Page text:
Is Anyone Out There? The Epidemic of Loneliness

Maya Haywood, Student Writer

Sometimes, no matter how much social contact a person may have, they may feel lonely. Loneliness has a critical impact on mental and physical health. In regards to people who are experiencing loneliness are mentally and physically poor where. Most of the time, they spend alone, isolated from the rest of the world. However, it is a state of mind; thus, all the buildup emotions mostly target the victim’s mentality. The issue is, however, underrated; thus, no adequate efforts are put forth to control and prevent it, thus causing harm to the individual and society. Let’s focus on the epidemic of loneliness, analyzing how it affects individuals.


Recently, there has been an increase in loneliness and social isolation in people due to broken communities and social connections. Doctors, however, view the issues as a health concern. For instance, a surgeon in the US, Dr. Vivek Murthy, established an advisory that called upon attention to health crises concerning the public entailing, lack of connection as a nation, isolation and loneliness. The surgeon also noted that since lack of connection is rapidly spreading in the US, the possibility of premature death increases at a similar effect that 15 cigarettes smoking daily has on individuals. Isolation and loneliness, on the other hand, cause the individual to experience challenges in mental health during their lifetime. Hence, loneliness is articulated as among the issues of public concern. However, a lonely person experiences unique and complex feelings that differ among various individuals.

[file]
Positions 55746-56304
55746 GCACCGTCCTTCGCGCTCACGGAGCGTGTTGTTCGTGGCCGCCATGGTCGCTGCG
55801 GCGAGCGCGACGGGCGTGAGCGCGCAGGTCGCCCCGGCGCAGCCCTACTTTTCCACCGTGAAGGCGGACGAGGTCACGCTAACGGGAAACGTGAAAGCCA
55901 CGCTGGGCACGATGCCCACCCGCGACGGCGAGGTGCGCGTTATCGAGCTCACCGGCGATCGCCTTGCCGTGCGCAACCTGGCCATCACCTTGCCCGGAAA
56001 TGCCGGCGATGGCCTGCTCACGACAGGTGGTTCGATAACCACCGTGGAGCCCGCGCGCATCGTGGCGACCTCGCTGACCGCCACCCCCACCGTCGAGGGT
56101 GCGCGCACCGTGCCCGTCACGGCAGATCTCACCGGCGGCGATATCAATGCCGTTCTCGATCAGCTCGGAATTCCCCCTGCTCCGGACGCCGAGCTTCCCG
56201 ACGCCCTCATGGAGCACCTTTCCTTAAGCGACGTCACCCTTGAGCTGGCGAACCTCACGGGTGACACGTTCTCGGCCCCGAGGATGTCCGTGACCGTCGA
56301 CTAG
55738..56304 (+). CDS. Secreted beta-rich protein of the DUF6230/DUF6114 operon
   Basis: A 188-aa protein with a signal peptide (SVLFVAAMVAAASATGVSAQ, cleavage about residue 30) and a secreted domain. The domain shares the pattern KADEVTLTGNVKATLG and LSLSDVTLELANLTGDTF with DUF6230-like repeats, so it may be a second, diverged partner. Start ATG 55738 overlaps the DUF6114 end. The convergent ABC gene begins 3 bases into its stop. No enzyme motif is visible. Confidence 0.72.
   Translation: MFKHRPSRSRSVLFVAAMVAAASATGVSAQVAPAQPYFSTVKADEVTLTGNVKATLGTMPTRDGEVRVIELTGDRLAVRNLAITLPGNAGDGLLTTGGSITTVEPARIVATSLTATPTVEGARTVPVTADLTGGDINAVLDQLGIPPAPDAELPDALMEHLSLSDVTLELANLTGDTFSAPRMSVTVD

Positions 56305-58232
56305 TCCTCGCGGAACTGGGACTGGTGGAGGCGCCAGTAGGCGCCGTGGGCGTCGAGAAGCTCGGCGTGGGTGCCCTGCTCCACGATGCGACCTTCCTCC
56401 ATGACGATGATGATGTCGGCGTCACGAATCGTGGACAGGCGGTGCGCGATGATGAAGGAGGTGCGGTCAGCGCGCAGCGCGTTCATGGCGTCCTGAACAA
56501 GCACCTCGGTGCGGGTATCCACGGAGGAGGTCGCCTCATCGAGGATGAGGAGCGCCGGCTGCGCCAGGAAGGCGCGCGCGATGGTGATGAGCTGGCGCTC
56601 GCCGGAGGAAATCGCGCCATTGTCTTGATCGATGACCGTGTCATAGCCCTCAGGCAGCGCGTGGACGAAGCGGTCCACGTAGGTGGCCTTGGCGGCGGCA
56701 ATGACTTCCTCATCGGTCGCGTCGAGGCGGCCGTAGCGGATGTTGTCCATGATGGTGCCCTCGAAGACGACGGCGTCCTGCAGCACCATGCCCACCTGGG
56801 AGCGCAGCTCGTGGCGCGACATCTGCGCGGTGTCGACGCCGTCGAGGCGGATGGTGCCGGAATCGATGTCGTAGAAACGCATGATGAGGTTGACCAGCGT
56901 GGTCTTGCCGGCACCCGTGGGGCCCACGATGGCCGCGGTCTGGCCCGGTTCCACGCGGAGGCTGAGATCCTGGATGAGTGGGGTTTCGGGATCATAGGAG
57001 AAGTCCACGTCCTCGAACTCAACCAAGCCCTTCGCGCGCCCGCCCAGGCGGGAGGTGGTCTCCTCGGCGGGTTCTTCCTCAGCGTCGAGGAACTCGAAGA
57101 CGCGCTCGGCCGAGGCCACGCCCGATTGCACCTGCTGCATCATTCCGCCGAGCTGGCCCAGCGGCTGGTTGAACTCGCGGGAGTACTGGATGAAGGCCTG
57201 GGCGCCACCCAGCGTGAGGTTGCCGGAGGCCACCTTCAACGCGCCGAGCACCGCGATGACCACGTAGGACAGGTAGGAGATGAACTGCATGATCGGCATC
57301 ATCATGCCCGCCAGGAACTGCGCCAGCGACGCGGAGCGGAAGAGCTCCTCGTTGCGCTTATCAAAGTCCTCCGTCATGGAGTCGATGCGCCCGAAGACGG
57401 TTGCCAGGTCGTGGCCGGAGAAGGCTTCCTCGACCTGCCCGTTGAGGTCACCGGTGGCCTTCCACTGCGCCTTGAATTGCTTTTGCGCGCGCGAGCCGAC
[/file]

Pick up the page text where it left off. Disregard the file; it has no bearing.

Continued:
According to pathological thought, loneliness is sourced following various processes in the medical models, entailing the environment, an agent and a host. In that view, it is thus termed to be a disease. Hence, with the rate at which it is spreading worldwide, pathology loneliness should be handled as a disease and not just a social concept, symptom, or situation of a disease.

Although Covid 19 might have affected the level at which people felt lonely, loneliness took effect before the pandemic. An estimate showed that almost half of US adults were under the effect and showed high levels of loneliness. Insufficient or poor social connection has various effects on the individual’s physical health, entailing a 60% probability of premature death, 50% risk for older people to develop dementia, 32% people might be at risk of experiencing a stroke, and 29% are at risk of having a heart disease. Also, loneliness affects the mental health of most adults experiencing it, causing depression in them, unlike mentally healthy adults. Children who experience the issue also immediately undergo depression and high anxiety levels, which also continues to their future lives.

Photo: Getty Images

Measures to improve such statistics include strengthening social infrastructure, cultivating a culture of connection, reforming the digital environment, mobilizing the health sector, and enacting pro-connection public policies. As a way of addressing the mental health crisis in America, the initial step is to address loneliness. Social connection, on the other hand, improves resilience in the community and individual health. When people are socially connected are thus saved from experiencing depression, dementia, stroke and heart disease. Communities can benefit from improved connections such as community safety, civic engagement, prosperity, and community resilience, especially when faced with natural disasters and population health.

As a critical public health issue, initiatives should be set to create a connected, resilient, less lonely and healthier country.